Hope this helps answer a few questions.
Back in June, I posted a few pictures of GEMSA #11 as it was found in a local collector's shop where it had been sitting undisturbed for over forty years. Today, the complete restoration was finally completed. I'm sure Joe would be proud! It will soon be made available for purchase.
Wow that is one hot looking engine Mark!
Well done on completing such an excellent restoration.
I wonder what type of transmission bands were originally installed in the engine since it was built and used in the late 60's and 70's. Interesting!
Probably the same stuff they used for the AC or Rocky Mountain brake liners! Lol, need something serious for that rocket.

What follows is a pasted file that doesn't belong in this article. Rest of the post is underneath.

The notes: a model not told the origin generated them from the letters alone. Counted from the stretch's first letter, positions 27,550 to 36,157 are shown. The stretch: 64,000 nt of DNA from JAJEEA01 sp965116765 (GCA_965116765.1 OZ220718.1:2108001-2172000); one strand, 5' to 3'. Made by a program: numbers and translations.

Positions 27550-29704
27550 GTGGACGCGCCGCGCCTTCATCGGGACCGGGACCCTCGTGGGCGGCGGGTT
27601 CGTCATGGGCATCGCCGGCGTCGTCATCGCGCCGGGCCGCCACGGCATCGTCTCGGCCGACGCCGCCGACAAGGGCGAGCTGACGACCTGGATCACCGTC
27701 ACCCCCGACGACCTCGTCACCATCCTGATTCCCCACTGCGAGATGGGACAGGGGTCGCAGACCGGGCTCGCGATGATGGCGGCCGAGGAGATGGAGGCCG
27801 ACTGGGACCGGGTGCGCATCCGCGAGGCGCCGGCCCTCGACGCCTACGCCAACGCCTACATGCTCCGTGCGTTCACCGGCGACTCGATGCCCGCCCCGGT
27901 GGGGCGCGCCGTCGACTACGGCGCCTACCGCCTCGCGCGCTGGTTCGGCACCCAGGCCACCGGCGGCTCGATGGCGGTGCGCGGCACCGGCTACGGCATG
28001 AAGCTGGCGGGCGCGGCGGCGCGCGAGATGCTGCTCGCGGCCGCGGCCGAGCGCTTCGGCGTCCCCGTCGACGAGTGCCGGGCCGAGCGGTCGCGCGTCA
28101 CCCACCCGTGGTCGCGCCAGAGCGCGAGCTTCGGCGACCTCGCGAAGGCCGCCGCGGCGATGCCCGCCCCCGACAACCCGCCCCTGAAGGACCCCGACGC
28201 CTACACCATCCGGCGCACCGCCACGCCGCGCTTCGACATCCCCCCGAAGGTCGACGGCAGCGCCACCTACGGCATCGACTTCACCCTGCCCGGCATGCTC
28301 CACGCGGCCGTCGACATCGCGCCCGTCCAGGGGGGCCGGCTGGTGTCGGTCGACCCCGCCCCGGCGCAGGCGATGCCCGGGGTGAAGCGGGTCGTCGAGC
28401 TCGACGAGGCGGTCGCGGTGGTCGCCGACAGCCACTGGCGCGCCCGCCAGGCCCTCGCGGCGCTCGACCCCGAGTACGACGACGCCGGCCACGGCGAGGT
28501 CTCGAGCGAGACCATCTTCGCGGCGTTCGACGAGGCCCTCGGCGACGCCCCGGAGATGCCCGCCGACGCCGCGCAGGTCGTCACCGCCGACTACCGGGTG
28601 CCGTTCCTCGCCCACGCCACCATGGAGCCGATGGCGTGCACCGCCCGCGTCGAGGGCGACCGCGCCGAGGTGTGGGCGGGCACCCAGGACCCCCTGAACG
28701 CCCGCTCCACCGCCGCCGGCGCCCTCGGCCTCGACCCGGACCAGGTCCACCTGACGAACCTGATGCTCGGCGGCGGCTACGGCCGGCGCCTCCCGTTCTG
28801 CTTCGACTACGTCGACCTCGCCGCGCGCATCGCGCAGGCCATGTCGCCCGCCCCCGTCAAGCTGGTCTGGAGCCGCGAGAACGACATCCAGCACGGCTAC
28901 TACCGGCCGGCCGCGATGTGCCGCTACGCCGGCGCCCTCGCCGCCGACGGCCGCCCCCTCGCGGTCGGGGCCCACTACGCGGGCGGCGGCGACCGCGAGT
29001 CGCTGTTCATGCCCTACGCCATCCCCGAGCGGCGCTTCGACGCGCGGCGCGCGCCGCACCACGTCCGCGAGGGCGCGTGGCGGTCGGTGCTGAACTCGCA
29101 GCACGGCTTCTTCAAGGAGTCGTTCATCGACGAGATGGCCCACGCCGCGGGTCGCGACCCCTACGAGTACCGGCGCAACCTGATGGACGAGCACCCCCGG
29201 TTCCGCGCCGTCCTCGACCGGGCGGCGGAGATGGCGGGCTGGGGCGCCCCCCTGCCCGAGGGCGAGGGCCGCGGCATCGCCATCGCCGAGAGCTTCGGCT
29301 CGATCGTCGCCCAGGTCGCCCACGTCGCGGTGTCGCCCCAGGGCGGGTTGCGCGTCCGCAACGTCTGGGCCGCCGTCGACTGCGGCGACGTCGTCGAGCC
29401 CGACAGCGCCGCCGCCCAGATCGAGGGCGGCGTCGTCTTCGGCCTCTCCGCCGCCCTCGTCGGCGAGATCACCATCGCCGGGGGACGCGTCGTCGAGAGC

I really gotta make more money. I would LOVE to buy that engine and then build a nightmare of a speedster around it. A Warford and a Ruckstell with 3:1 gears? That car might go 100 mph.
Hey Mark - what kind of cam did you guys put in it? Or is there a specific "Gemsa" cam?
Mark, What is the story with the spacer between the Hogs head and the engine block?
Mike I've seen spacer's like that when they are fitted with a model A crank
The brake and reverse bands were Scandanavia type material while the low speed band utilized a material similar to the outside brakes.
The camshaft is a GEMSA modified model A with significant lift, duration and dwell.
Spacer (and other alterations) allow a Model A size crankshaft to be fitted to a T block without cutting the crankshaft to shorten it.
We saw this on the trip to Chaffins last week but didn't want to post any pics or say anything about it before Mark posted. It is a work of art.